Below is the full interview performed with Paolo Chikiamco…
First off, what was the inspiration for the development of the game?
I was always a fan of narrative-heavy, choice-significant games — I was a gamebook fanatic before I started playing video games — so naturally I fell in love with the stuff Choice of Games was putting out. When I discovered they were looking for writers, I decided to try pitching them a game. I wanted to increase the chances that they’d at least consider my application, and to do that I wanted my pitch to be something that would stand out, something that had never been done before, and since I had just recently renewed my love affair with pro wrestling at the time, a pro wrestling interactive fiction piece seemed so ridiculous that it just might work.
I’d read an article on 1up called “Why Videogames Can Never Fully Capture the Wonderful World of Pro Wrestling” and I’d come to realize that a large part of what made me enjoy wrestling didn’t translate well to straight-up action games or sports simulations — the mixing of scripted characters/storylines with real life personalities and issues and backstage maneuvering. In the past there was a strict division between reality and “kayfabe” — or what passed for reality in the world of wrestling, in front of the cameras. Nowadays, that strict division is gone, but in its place is a weird hybrid, where real grudges are worked into storyline feuds, and the “bad guys” on the shows can be touring children’s hospitals spreading cheer.
What is your history with professional wrestling?
I’ve had kind of a weird relationship with it. I got into it when I was very young, during the Hulk Hogan, Randy Savage era — we’d wrestle at our friends’ houses, or in school corridors, wherever we could. But I fell out of the fandom right before wrestling popularity reached its peak during the Attitude Era. Then, around 2010, my wife and I were stuck at home for an extended period of time, and we ended up watching a few episodes of RAW and Smackdown and getting curious about how much it had changed — she was a lapsed fan as well, but only stopped watching as the Attitude Era wound down. It was sort of just an interesting distraction for a while — until the infamous CM Punk promo in 2011, and from then we became full blown fans, though our tastes have shifted away from the main WWE shows since that time.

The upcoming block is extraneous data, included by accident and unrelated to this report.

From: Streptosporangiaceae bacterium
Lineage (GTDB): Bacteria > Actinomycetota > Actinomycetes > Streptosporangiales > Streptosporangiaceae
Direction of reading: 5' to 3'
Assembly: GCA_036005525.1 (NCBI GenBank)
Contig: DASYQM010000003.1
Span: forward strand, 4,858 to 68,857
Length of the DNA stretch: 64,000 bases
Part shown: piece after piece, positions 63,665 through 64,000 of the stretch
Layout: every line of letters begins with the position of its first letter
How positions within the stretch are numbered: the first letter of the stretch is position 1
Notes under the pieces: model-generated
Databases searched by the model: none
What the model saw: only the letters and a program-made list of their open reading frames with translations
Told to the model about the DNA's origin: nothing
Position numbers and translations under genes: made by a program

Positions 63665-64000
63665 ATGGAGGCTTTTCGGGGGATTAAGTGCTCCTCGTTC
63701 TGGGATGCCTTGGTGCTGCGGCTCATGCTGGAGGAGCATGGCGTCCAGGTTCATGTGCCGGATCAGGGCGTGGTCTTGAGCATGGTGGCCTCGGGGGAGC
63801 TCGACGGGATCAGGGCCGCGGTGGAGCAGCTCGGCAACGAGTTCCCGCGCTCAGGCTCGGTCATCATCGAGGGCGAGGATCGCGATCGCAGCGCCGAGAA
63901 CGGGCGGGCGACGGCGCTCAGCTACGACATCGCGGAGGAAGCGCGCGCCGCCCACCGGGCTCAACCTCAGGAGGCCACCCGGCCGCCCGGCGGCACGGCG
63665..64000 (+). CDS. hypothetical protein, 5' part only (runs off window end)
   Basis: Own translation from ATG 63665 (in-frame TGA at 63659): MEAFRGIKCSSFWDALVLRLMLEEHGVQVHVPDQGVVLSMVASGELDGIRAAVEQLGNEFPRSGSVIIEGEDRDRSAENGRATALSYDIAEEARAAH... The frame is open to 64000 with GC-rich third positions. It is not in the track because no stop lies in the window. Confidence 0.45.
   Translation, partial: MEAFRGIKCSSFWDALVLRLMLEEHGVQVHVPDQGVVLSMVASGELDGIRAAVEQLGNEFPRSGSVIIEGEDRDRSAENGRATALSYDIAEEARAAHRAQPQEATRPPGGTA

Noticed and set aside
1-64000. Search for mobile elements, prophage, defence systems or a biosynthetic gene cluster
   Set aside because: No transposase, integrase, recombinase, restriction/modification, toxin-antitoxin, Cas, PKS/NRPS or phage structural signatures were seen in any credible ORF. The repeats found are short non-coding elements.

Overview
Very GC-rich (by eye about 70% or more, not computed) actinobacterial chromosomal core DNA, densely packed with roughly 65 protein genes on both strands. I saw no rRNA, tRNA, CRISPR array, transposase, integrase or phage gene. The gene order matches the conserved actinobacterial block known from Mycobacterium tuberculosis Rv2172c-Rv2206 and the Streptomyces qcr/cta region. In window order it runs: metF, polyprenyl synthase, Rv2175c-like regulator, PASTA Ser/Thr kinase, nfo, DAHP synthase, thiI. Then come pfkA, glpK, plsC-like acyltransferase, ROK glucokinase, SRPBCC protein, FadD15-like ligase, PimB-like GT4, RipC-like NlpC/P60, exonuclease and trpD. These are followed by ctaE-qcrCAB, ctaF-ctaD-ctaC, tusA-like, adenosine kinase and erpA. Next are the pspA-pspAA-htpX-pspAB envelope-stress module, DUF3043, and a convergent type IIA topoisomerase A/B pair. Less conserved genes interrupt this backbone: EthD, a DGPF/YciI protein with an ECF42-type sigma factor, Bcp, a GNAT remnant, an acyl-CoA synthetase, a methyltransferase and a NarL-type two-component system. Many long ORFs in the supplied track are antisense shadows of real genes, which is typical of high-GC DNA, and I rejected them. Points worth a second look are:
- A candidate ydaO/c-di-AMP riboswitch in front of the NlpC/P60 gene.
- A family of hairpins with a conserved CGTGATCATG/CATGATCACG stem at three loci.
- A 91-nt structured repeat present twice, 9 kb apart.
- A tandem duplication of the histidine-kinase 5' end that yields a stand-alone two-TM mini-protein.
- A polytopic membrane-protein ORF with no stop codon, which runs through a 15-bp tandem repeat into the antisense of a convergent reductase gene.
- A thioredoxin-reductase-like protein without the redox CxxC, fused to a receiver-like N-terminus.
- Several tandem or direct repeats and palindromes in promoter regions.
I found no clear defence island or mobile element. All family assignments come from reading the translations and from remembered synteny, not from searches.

What helped you decide what paths you wanted the character’s wrestler to go down? Such as the friend angle, romance angle, etc.
Romance is an element I love to have in the games I play, and since Choice of Games have a strong tradition of romance subplots (if not main plots) in their games, it was an easy decision to make sure that went in.
As for the rest, I had a wishlist of scenarios that I wanted the players to experience or have the option of experiencing. In a way, pro wrestling isn’t just a subject, or a setting — it’s a genre of its own, with its own set of tropes that I wanted to incorporate into the game. Tag teams, cage matches, dastardly authority figures, heel turns, gimmick matches, in-ring promos, managers and valets, maskings and unmaskings… At the time I was writing the game, the season of Tough Enough hosted by Stone Cold was running, which led to the Near Fall Academy chapters… I’d read a wonderful book on pre-WWE British wrestling, which led to the Sagramore/Lady Sagramore character…